Owners, family and business were three dimensions that needed to be balanced for continuity of the business. Performance evaluation systems for family members needed to be formalized to make the process seamless. Transparency in business, also added value to a family-owned business, stated Mr Subbiah.

According to Mr Sanjiv Goenka, ownership did not necessarily mean management. Ownership could secure a role but could not determine leadership. Competence and qualifications of family members were equally important in family enterprises. Mr Goenka spoke about the issue of the very survival of family businesses; and also the role of a strong leadership in the growth of the family business. Mr Subodh Bhargava elaborated on the role of external members in family run businesses. Professionals working in a family enterprise could aid in family cohesiveness that helped in managing the business relations with members. However, it was also important to articulate the separate roles of the owner and the professional CEO. The professional and cultural values of the non-family executive should also match those of the family.

Dr Ranjan Das, Professor, IIM Calcutta, spoke on Family Governance Issues; and Mr Rajesh Jain, Editor, Roots & Wings, on Succession Planning. Also present, among others was Past President, CII, Mr Rajive Kaul. This workshop saw over 130 delegates attending.

29 June 2004


(5th August 2005)

Mr Rajesh Jain of Janus Advisory Services while addressing a meeting on 'Entering Your Family Owned Business: Lessons for Young Entrepreneurs' mentioned that businesses succeed only if they adapt to changing technologies and to competitive international business environment.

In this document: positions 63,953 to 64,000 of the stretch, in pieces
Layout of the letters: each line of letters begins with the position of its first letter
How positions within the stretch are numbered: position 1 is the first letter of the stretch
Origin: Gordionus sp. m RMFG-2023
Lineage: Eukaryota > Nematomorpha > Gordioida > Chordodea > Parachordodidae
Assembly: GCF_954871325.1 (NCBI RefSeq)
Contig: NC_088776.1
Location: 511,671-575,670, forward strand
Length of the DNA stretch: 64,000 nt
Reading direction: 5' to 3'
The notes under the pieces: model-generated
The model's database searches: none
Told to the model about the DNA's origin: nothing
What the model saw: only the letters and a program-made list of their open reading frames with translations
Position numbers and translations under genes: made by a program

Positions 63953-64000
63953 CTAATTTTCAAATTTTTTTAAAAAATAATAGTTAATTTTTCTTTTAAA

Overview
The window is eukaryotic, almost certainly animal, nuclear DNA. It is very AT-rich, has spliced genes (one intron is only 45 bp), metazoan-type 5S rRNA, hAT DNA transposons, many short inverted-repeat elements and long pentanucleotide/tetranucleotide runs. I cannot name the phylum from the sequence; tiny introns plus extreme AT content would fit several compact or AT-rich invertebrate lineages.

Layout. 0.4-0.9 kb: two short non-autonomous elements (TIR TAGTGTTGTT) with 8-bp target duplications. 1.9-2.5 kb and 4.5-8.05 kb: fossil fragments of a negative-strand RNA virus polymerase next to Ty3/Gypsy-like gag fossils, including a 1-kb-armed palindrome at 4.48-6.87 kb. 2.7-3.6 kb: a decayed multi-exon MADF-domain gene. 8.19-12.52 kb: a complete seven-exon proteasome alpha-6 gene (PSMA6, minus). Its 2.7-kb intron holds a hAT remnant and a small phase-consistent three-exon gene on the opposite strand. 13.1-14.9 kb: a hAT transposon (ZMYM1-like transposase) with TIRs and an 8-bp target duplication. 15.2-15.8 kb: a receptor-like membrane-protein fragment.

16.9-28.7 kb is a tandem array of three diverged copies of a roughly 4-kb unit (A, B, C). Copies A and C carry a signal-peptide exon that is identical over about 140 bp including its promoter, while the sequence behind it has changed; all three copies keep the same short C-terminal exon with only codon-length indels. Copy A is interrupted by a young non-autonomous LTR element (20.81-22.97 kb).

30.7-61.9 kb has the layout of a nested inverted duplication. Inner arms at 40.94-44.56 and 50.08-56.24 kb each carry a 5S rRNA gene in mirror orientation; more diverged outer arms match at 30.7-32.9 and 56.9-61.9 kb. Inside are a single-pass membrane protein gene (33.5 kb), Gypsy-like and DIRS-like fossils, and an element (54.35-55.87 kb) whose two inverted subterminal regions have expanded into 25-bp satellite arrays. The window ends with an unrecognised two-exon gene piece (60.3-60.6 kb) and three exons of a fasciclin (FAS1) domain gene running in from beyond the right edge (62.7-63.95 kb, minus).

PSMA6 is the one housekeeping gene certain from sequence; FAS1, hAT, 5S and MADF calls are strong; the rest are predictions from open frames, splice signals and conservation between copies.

Mr Jain mentioned that in an ever changing world of business, you can either choose the way upward, or downward, but you cannot choose to retain status quo for your business.

If a first generation industrialist, who had succeeded in building up a family-owned business, brick by brick, by persevering, cutting corners, saving every pie and by taking advantage of protective provisions of pre-liberalization fiscal regime, thinks that he can ensure continued success of his business by following the same conservative policies, he is grossly mistaken. If he fails to adapt to the changes in environment and plan to grow, his business will begin to decline instantaneously. A status quo policy in business is doomed to failure," he said.

Refering to his firm's insignia of Janus, the two-faced Roman god with one face turned towards past and the other to towards future, he said the key to perpetuating a success story lay in skilfully and proactively combining the values and wisdom acquired from the past with fast-changing needs and realities of the unfolding future. It is in this context that frequently frictions arose between the first, second and third generation members of many business families, he said.

The second and third generation members of business families should realize that old values gained from the past experience could be great source of strength, if skilfully adapted to the changing situations of the future. However, on the other hand, blind adoption of the past systems to cope with future needs was a sure way to decadence.